When an asset was acquired during marriage and title is held in one spouse’s name alone (title to the family residence, for example), it is frequently assumed that the titleholder owns the asset alone as his or her separate property.
During a divorce, title ownership is not the end of the community property or separate property analysis. For a number of reasons, the conclusion is not straight forward. Like so many legal questions, the answer is “it depends.” Determining who gets the house during a divorce requires us to consider some important details.
Who Gets the House in a Divorce in California?
If the house qualifies as separate property, then the spouse that is considered the sole owner will receive it in the division of property. However, if the house is community property, there are a few different ways it can be divided in the divorce judgement:
- The property is sold and profits are divided
- One spouse can buy out the other’s share
- Both spouses remain on the title (deferred sale), often used in cases involving minor children
In many California divorces, determining who will keep the house isn’t that simple. Many of our clients find themselves in a situation that involves a title that lists only one spouse – what happens then?
Does the Titleholder Get the House in a Divorce?
Frequently, property is purchased during marriage with title placed in only one party’s name, for reasons that may include:
- One spouse has a better credit rating.
- Only one party can qualify for a mortgage or qualifies under more favorable interest terms. In this scenario, the title insurance company insists that this spouse take initial title concurrent with the purchase and mortgage and the other spouse executes a quitclaim deed.
- The parties plan to “put the other spouse back on title later” but don’t do so (for whatever reason).
Even when the title to a home purchased during a couple’s marriage is in the name of just one spouse, the house is not always categorized as separate property. In the eyes of the California divorce court, community ownership depends upon when the house was purchased and how the equity was acquired.
Title ownership can be contested in a divorce. The spouse unnamed on the title can make an attempt to show that there was an agreement or understanding that the house was a co-owned property, even if the title says otherwise. Rebutting the title can be challenging, and requires supporting evidence. For example, if community property was used to contribute to purchase the home and pay the mortgage, this could contribute to the claim.
Unless the community property used to purchase the asset was properly “transmuted” (see Family Code §852) to the titleholder’s separate property, the general presumption that the home is community property will prevail over the title presumption in the Evidence Code.
That’s the holding from the appeal in Frankie Valli’s divorce case (the singer from the Four Seasons, “Sherry” and “Grease”); see Marriage of Valli (2014) 58 Cal.4th 1396. The case involved a valuable life insurance policy. The insurance company listed one spouse as the “owner” of the policy, but the premiums had been paid during the marriage with community property, so title ownership wasn’t the end of the story.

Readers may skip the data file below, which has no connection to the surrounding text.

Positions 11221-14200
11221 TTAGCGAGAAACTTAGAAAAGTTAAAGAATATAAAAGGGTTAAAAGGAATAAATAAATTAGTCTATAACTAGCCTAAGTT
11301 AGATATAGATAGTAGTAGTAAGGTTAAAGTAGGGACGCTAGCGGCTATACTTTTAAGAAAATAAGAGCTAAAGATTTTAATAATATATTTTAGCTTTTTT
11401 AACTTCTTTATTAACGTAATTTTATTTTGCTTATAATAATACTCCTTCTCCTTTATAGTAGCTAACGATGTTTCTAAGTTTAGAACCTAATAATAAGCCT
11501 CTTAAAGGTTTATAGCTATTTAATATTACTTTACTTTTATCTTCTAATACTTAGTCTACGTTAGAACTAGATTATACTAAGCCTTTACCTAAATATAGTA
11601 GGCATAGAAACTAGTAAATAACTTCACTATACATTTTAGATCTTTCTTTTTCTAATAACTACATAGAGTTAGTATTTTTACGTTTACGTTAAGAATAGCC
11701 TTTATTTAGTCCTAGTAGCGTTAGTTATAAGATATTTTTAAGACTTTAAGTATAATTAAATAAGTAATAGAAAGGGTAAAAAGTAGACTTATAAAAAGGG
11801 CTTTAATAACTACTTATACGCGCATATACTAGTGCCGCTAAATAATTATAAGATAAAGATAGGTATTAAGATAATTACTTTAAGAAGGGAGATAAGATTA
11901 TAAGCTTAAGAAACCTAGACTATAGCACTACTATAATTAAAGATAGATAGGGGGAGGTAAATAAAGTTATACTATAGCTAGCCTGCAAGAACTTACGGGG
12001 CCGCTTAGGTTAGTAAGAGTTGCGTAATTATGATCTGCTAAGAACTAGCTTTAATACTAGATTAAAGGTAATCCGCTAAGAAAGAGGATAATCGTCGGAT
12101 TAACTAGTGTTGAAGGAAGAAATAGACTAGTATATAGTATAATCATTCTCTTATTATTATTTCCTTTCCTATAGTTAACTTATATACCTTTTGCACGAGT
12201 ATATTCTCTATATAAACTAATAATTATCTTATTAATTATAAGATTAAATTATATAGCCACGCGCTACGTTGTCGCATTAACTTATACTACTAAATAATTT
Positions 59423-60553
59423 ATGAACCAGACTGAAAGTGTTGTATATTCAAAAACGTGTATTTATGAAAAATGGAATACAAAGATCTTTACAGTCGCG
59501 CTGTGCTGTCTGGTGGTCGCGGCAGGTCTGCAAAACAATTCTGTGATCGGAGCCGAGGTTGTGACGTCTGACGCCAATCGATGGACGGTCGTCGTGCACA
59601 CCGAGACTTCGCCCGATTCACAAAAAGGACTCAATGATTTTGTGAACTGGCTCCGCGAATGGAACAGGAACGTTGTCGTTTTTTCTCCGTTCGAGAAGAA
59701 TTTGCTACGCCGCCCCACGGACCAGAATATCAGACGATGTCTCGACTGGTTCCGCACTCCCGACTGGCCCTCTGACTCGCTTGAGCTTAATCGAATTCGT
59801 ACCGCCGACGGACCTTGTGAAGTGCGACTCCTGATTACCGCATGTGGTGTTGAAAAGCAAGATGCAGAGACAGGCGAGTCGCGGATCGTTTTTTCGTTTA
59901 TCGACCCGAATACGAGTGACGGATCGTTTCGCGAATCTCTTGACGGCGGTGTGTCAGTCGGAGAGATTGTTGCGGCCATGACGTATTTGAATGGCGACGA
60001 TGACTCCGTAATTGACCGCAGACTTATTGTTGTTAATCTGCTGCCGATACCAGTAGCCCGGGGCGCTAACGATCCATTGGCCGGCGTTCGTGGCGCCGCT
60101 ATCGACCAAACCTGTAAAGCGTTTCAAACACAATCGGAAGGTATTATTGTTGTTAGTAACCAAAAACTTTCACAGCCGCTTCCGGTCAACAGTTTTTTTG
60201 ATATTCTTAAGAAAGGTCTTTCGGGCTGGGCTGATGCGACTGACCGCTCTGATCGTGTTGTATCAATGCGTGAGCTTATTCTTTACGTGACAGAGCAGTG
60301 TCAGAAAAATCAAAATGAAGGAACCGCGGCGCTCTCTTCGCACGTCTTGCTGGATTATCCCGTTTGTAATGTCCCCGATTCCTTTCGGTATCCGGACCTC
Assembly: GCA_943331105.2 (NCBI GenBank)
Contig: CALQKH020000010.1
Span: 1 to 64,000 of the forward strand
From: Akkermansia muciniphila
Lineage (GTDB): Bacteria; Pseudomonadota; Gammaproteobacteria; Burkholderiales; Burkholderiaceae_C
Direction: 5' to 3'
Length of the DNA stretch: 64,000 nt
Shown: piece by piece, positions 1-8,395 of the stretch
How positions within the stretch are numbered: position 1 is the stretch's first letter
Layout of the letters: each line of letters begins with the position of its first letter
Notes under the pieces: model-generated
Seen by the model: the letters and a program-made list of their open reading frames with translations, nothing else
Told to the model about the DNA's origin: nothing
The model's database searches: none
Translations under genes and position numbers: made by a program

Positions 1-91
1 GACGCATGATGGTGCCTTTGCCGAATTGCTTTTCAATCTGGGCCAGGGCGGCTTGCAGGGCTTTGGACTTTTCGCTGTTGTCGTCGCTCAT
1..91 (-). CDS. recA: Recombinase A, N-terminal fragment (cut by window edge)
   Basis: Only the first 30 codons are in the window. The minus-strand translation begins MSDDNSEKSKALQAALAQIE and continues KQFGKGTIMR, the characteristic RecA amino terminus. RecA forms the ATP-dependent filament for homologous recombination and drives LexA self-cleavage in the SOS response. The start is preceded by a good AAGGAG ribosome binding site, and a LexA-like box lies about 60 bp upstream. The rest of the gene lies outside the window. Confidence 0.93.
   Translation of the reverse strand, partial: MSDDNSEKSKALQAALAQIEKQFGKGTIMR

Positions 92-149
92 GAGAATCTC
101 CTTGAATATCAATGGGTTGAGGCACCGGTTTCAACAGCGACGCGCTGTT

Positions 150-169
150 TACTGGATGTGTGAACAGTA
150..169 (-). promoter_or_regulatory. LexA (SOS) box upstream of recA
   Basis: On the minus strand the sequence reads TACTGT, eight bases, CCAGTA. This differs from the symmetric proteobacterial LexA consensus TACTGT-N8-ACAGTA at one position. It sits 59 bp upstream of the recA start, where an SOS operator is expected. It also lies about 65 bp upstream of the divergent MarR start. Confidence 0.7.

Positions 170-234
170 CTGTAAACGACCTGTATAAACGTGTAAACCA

In California divorce cases, spouses have very high (fiduciary) duties to each other. These duties prevent one spouse from gaining an improper advantage over the other. Divorce attorneys will look carefully at any transaction where one party releases interest in an asset to the other during marriage to determine if his or her client was disadvantaged.
What is an Interspousal Transfer Deed and How Does it Affect Division of Property in a CA Divorce?
Interspousal transfer deeds on real estate can also be very problematic, unless you have an experienced divorce attorney prepared to help. An interspousal transfer deed in California is used to transfer title/ownership from one spouse to another. Through a transfer deed, community property can become separate property, and vice versa.
We have been involved in many cases when one spouse signed over title to a house during a refinance. Whether this was a valid release for division of the community estate is very nuanced. The issue is frequently litigated and appealed. There is a legal presumption that when an interspousal transfer favors one spouse, it was induced by undue influence and is therefore invalid.
Turn to Our Sacramento Divorce Lawyers for Expert Legal Guidance and Support
Are you considering a divorce or separation in Sacramento, Placer, El Dorado or Yolo County? Do you have more questions about community property, transmutations, or protecting your rights to property acquired during marriage when you’re not on title?
The Sacramento divorce attorneys at Hughes Law Group can help, ensuring that you have an experienced legal advocate on your side at every stage of the divorce process. Give our divorce lawyers a call or schedule your appointment with a family law attorney online.